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Originally this light cavalry was established by Matthias Corvinus, King of Hungary in 1458 A.D., to fight against the Turks. The Hussar was the typical Hungarian cavalry soldier and, in the absence of a good light cavalry within the regular armies of Central and Western Europe, the name and character of the Hussars gradually spread into Prussia, France, etc. In France the regiment of Maj. Gen. Bercsényi acquired fame and popularity. In Germany Friedrich the Great sent Maj. H.J. von Zieten to study the work of this type of cavalry in the Austrian service, and von Zieten so far improved on the Austrian model that he defeated his old teacher, the Hungarian Gen. Baranyai in an encounter between the Prussian and Austrian hussars at Rothschloss in 1741.

The typical uniform of the Hungarian hussar (with modifications) was adopted by other European armies. It consisted of a high cylindrical cloth cap, jacket with heavy braiding and a dolman, or pelisse, a loose coat worn hanging from the left shoulder. Tight leggings and boots rounded out their wardrobe. This uniform goes back further in time than the reign of King Matthias Corvinus. It can be found in the earliest Scythian representations and among the Sarmatian military attire. Our ancestors’ refined tastes were always expressed in their clothing. The so-called „hussar” uniforms adopted by western European countries employ the use of braiding rather heavy handedly. One reason for this is that the inheritors of these customs and uniforms were unaware of the meaning of this braiding, which served to convey messages on the Hussar uniforms. The trousers in the attire of modern western men can also claim to Scythian ancestry.

The hussar regiments of the British army were converted from light dragoons in the following years:

The 7th in 1805

The 10th and 15th in 1806

The 18th in 1807, and again after a short pause in 1858

The 8th in 1822

The 11th in 1840

The 20th (the late 2. Bengal European cavalry) in 1861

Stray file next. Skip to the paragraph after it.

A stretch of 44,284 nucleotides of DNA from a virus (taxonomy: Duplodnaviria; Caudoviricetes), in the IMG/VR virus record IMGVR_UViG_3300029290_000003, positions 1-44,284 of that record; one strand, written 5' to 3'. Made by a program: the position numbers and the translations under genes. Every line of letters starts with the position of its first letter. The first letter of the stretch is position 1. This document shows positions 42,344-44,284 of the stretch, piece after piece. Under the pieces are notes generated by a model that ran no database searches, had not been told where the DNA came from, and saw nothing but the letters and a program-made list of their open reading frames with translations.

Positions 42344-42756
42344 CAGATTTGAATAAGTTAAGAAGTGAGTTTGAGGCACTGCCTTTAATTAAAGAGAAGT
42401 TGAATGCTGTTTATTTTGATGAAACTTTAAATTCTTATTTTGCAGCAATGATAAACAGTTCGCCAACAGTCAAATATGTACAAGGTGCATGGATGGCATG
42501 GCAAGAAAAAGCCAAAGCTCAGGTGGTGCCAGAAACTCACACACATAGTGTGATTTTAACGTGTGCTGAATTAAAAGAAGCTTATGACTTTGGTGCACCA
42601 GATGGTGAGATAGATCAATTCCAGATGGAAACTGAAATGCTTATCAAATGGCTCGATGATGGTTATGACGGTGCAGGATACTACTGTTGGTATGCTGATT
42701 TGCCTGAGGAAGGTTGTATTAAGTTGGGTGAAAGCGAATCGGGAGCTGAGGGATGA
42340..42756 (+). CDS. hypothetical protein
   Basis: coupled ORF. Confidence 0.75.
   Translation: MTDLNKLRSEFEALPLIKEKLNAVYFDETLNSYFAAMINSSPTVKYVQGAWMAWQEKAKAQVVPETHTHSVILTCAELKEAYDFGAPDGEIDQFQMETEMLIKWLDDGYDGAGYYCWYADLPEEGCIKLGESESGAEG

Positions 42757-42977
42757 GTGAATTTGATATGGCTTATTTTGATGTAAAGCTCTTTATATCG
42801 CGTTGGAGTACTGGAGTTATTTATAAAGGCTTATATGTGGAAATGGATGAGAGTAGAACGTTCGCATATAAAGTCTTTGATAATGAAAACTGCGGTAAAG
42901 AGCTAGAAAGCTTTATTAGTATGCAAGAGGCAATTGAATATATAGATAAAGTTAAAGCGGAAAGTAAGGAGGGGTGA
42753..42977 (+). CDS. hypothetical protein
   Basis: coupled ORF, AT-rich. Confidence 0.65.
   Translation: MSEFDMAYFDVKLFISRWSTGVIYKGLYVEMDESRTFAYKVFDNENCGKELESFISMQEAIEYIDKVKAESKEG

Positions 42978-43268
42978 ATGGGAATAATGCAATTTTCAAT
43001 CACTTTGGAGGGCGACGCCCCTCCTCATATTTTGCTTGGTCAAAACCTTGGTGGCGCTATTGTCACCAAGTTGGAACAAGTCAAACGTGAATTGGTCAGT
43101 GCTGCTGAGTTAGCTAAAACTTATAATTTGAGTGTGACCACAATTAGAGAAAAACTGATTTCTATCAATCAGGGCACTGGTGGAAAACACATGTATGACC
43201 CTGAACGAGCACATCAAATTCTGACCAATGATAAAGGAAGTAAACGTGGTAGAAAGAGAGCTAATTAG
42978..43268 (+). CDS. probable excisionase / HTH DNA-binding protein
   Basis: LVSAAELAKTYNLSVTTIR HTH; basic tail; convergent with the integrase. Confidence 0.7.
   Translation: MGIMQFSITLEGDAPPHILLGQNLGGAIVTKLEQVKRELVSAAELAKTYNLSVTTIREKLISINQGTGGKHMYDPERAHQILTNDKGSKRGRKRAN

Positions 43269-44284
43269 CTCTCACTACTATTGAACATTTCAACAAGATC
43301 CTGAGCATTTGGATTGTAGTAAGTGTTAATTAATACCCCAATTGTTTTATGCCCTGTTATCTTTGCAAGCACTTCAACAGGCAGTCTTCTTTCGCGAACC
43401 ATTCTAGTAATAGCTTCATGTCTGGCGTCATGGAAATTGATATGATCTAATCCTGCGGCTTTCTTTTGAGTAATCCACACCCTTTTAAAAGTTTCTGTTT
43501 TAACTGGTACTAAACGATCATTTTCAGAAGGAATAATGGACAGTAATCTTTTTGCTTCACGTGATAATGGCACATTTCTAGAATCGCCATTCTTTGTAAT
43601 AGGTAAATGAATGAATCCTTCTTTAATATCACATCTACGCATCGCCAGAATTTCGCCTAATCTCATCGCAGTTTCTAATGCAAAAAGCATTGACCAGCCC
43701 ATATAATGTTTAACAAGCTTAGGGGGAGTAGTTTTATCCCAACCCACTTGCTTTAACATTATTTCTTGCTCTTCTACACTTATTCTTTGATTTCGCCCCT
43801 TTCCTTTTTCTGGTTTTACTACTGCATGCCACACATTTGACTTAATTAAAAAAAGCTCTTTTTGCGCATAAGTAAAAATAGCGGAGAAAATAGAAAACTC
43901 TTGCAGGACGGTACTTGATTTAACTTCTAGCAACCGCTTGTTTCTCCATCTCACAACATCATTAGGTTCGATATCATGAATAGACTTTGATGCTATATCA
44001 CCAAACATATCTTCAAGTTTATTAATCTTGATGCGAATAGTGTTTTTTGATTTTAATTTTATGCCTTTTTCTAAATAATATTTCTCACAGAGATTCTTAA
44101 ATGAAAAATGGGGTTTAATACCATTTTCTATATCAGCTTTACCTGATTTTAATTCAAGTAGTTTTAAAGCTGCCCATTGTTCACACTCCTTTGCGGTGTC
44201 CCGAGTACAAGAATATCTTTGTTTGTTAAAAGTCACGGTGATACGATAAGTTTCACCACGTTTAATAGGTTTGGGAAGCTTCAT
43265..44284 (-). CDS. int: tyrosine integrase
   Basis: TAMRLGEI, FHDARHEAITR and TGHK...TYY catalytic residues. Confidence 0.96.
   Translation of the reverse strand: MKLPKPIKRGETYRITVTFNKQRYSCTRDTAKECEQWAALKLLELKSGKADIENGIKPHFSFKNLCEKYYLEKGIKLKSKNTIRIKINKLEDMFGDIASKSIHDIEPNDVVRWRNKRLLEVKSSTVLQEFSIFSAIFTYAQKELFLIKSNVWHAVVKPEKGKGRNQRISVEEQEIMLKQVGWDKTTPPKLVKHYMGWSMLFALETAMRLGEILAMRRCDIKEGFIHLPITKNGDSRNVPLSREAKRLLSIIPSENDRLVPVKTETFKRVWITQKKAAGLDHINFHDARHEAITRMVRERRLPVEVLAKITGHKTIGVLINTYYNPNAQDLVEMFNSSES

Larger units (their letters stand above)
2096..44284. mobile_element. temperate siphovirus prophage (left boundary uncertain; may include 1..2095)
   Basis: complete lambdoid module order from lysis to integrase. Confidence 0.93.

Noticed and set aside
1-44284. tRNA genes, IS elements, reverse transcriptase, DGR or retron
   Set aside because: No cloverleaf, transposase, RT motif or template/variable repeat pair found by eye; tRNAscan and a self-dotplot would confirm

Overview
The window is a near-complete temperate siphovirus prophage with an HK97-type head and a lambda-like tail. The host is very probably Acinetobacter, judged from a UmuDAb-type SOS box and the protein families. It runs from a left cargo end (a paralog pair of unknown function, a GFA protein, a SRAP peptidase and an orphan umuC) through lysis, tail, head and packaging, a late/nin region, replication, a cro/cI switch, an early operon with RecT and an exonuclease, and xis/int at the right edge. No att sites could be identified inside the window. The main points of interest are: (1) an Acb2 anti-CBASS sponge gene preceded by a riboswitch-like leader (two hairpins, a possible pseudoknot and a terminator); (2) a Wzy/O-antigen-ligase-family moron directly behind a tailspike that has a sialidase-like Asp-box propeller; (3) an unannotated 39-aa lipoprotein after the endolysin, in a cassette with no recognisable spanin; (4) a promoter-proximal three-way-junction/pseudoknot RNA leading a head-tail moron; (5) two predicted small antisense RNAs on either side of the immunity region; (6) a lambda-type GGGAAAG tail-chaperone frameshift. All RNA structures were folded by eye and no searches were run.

The lancers of the 21st were formed from the Hussar regiment in 1862-1897


In 1922 the number of the cavalry was reduced: the 13th and 18th, and also the 15th and 19th were united within the 13/18 and the 15/19 Hussar regiments. In 1928 the 11th  company was retrained to become a panzer  division, but they kept their original name. (The Encyclopaedia Britannica Company, 14th ed. 1929 London, New York.)



The embodiment of a Hungarian Huszár (Hussar) was colonel Michael Kovács (1724-1779). Scarcely had the news of the American independence movement reached Hungary when Michael Kovács, a major of Maria Theresa’s hussars approached Benjamin Franklin, the first Minister of the Union to France, in a letter written in Latin (dated Bordeaux, January 13, 1777), in which he offered his sword in defense of the freedom of the United States, writing prophetically: „Fidelissimus ad mortem”. He was appointed colonel in command of the Pulaski Legion, becoming at the same time the first director of training of the United States Cavalry. He died on May 19th, 1779 at Charleston, fighting at the head of his troops. A life-size relief of Michael Kovács was unveiled in the Hungarian Library of New York in 1840, and a memorial tree was planted in the Washington Park of East Chicago in 1932. A chapel was built by his wife – née Frances Szinyei Merse – in Szinye, Hungary in 1780. (Adopted from The Hungarian Genius, Turán Printing and Bindery U.S.A)





According to the 1929 edition of the Encyclopaedia Britannica the Kassites were „an Elamite tribe who played a considerable part in the history of Babylonia. They inhabited the North-western mountains of Elam, when Sennacherib attacked them in 702 B.C. They are the Cossacans of Ptolemy, who divides Susiana between them and the Elymaeans; according to Strabo (XI. 13, 3 6) they were neighbors of the Medes. They are the Cissians of the older Greek authors who are identified with the Susians by Aeschylus[1] (Pers. 17, 120) and Herodotos (V.49, 52). About 1780 B.C. they overran Babylonia and founded a dynasty there, which lasted for 576 years. In the course of centuries they were absorbed into the Babylonian population; the Kings adopted Semitic names and married into the royal family of Assyria. Like the other languages of the non-Semitic tribes of Elam, that of the Kassites was agglutinative.[2] A dictionary of it has been handed down in a cuneiform tablet, as well as a list of Kassite names with their Semitic equivalents. It has no connection with Indo-European languages. (See Fr. Delitzoch, Die Sprache der Kossäer, 1884/ The Encyclopaedia Britannica Company, 14th ed. 1929 London, New York.)


(From the Journal of Hungarian Studies, 1996. issue 1)





[1] His mother was Scythian (Renata Rolle The World of the Scythians.)

[2] Their agglutinative language and several ancient Hungarian place-names which contain the name of the Kassites merits further investigation. (S.T.)